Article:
Summary: This sermon is about entrusting Christ with what you have regardless of the size, quantity, and condition.
As diligent as the disciples were, they seem to always find themselves dealing with mathematical impossibilities with Jesus. This group of fishermen, tax collectors, reformed zealots, and farmers did know basic math; but they didn’t quite know Jesus. Mark, the evangelist, reports to us an occasion whereby Jesus had to repeat a lesson on divine mathematics so that his team would know the power of faith over the lack of their possessions.
And we still need those lessons repeated to us today in our society whereby we have seen the consequences of poor math calculations. Our minds are still pondering over how having the most popular votes doesn’t outweigh the electoral college. Or, how the number of attendees at a Presidential inauguration is more important than the number of protesters at marching for Black Lives Matter, Women Rights, LGBT Rights, and Immigration Rights. Whether it is a matter of counting or being counted, it seems that we also can use a lesson in divine mathematics.
So that lesson begins in our text where we find Jesus and disciples somewhere in a desolated region of the Decapolis and the crowds have again gathered. Jesus has been teaching, healing, and casting out demons and this crowd has remained with him. Similar to when Jesus fed the five thousand along the sea of Galilee, Jesus takes compassion upon these persons and desires to feed them as well. And, ironically we hear almost the same set of questions between Jesus and the disciples repeated. The disciples: “How can one feed these people with bread here in the desert?” Jesus’ response: How many loaves do you have?
And if I were to add a question to this Socratic dialogue between Jesus and the disciples it would probably be this: why does it matter to Jesus how much the disciples had? Why on this particular occasion, rather than ask what do you have, he asks how much do you have? Did the numbers really matter? The numbers didn’t matter when he cast out a legion of demons from a man who lived in a graveyard. The numbers did not matter when the woman suffering from an issue of blood for twelve years pressed her way through a crowd to touch the hem of Jesus’ garment and was healed. Nor did they seem to matter when Jesus took that boy’s five loaves and two fish and fed five thousand people. So why do they matter now? Is God limited by our numbers? Is God confined to the budget of our tithes, the numbers sitting in the pews, or those we have listed on the church rolls?
I would surmise that for the divine one the numbers do not matter but what you choose to do with them does. We serve a God that respond to our faith in action. As we take action in faith, God is faithful to respond in action. Look at the text.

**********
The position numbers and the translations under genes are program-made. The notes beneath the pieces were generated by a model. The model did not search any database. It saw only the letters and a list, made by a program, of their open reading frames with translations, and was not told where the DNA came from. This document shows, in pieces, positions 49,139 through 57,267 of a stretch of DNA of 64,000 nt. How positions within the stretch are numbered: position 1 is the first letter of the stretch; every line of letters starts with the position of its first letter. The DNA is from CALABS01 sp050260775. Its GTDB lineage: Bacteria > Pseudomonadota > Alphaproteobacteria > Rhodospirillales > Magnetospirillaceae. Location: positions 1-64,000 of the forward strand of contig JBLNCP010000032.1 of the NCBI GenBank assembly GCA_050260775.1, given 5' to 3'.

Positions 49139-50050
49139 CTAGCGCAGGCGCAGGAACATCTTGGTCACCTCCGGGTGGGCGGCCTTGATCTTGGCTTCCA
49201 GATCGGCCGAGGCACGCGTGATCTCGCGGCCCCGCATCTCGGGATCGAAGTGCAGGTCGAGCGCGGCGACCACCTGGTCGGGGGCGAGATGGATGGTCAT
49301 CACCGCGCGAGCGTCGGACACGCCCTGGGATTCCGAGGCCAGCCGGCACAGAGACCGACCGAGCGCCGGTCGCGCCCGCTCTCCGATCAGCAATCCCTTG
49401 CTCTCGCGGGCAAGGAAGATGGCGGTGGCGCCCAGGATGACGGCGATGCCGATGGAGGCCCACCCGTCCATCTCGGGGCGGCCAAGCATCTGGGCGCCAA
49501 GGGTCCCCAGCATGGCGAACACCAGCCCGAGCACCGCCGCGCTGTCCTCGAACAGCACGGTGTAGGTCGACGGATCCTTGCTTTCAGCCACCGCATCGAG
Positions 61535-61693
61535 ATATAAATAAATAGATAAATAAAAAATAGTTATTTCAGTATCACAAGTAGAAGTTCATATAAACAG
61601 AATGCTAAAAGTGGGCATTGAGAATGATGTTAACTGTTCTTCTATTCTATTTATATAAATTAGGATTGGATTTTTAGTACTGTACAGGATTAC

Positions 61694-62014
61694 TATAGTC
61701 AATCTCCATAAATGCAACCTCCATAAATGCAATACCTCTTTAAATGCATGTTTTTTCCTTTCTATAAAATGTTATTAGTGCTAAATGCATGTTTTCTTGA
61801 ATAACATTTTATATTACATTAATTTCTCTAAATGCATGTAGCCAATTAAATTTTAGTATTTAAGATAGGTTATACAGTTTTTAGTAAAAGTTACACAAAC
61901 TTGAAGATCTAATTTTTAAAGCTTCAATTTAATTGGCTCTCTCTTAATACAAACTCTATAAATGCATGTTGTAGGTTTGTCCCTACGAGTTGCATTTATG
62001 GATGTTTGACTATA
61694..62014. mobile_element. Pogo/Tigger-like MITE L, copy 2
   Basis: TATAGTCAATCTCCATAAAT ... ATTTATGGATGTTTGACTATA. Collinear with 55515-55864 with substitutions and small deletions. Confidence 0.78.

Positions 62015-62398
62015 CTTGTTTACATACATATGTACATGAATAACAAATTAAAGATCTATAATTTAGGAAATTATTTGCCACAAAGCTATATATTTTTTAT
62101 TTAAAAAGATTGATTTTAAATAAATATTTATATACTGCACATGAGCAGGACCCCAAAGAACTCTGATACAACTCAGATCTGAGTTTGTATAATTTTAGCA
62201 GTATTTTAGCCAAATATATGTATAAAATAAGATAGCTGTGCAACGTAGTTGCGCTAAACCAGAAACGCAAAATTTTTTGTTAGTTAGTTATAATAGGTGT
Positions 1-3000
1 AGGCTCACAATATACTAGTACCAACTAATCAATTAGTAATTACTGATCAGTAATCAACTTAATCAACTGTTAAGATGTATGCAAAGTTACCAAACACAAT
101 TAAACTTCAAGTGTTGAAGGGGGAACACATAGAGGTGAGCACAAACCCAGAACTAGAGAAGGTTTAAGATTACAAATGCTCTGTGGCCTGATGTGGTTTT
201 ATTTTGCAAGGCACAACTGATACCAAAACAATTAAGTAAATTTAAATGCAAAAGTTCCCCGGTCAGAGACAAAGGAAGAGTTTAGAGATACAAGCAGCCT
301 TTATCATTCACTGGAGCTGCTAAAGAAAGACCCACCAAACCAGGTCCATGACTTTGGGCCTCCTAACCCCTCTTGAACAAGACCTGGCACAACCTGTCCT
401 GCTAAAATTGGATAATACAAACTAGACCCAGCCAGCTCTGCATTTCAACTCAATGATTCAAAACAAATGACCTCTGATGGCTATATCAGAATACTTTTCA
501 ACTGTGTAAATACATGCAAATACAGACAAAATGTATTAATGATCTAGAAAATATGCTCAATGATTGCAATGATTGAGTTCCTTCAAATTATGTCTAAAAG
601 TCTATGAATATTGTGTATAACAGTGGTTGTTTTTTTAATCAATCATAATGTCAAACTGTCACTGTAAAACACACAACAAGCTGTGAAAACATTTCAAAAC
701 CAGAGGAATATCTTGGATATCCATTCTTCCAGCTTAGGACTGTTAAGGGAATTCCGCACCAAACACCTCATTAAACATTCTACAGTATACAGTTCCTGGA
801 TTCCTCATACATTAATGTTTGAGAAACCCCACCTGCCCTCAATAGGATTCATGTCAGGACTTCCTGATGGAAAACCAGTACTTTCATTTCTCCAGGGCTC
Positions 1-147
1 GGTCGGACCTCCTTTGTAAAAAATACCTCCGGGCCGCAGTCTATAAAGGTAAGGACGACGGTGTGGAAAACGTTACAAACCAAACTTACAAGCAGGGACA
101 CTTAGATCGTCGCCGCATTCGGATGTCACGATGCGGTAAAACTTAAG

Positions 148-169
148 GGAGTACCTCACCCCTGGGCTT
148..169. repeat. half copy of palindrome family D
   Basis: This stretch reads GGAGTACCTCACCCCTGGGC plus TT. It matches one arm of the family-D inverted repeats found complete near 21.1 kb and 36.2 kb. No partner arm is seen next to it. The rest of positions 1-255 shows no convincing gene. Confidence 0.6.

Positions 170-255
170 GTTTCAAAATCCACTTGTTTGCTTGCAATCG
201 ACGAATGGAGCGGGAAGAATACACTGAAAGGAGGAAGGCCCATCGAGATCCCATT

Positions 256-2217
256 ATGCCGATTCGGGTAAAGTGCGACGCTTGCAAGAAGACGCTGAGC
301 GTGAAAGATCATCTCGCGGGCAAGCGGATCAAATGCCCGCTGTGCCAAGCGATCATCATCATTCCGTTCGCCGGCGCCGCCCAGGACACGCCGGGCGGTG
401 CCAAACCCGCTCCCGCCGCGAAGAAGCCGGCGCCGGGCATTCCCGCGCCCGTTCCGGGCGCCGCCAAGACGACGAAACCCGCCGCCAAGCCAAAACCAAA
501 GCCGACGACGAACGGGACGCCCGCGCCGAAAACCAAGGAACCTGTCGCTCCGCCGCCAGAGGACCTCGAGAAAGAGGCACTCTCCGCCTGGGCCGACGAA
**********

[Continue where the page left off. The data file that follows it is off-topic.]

Jesus responds the hunger of the crowd because they stayed with him for three days. The Greek word used to describe that staying comes from pros-me'-no, meaning to continue with and to hold fast to the grace of God received. For God’s divine mathematics to occur in our lives we have to stay the course. No matter how difficult it may get, stay. Even if we face dark days similar to those as when Jesus was shut up in a tomb we are to stay. Because just like he got up, so too we when we hold fast and stay.
Secondly, we see that Jesus ordered the crowd to sit down. There will be times that in order to get our hunger met, we too will have to take a seat according to God’s will. Often to be counted in a society does that discount the oppressed, the forgotten, and the unwanted, you have to take stand by first humbly taking a seat, like Rosa Parks on Montgomery bus, or the four young black men who sat down at segregated Woolworth lunch counter, in Greensboro, NC, or the 600 LGBT sat in silent protest on the steps of the Supreme Court against the decision of Bowers v. Hardwick and in California against Proposition 8. Every now and then, in order to be counted, you may have to sit down in non-violent protest so that your numbers can be seen and your hunger for righteousness, justice and equality can be heard.
Finally, the haves will have to be a blessing to the have-nots. Here is where the disciples had to learn self-sacrifice. Jesus challenged his vital few to step up and make a sacrifice by handing over their own provision for the feeding of the masses. The Question was “how many loaves do you have?” You see before at the feeding of the 5,000, it was easy to go searching through the crowd getting someone else to give up their lunch and give it to Jesus, but when it’s your own it more challenging especially when you have already left family, friends, and businesses. But in the spirit of showing real compassion to those in need, the vital few are often called to just give a little more: More time for reaching the lost, More tithes for financing mission, More talent for setting at liberty the oppressed. To the much that is given, much is required.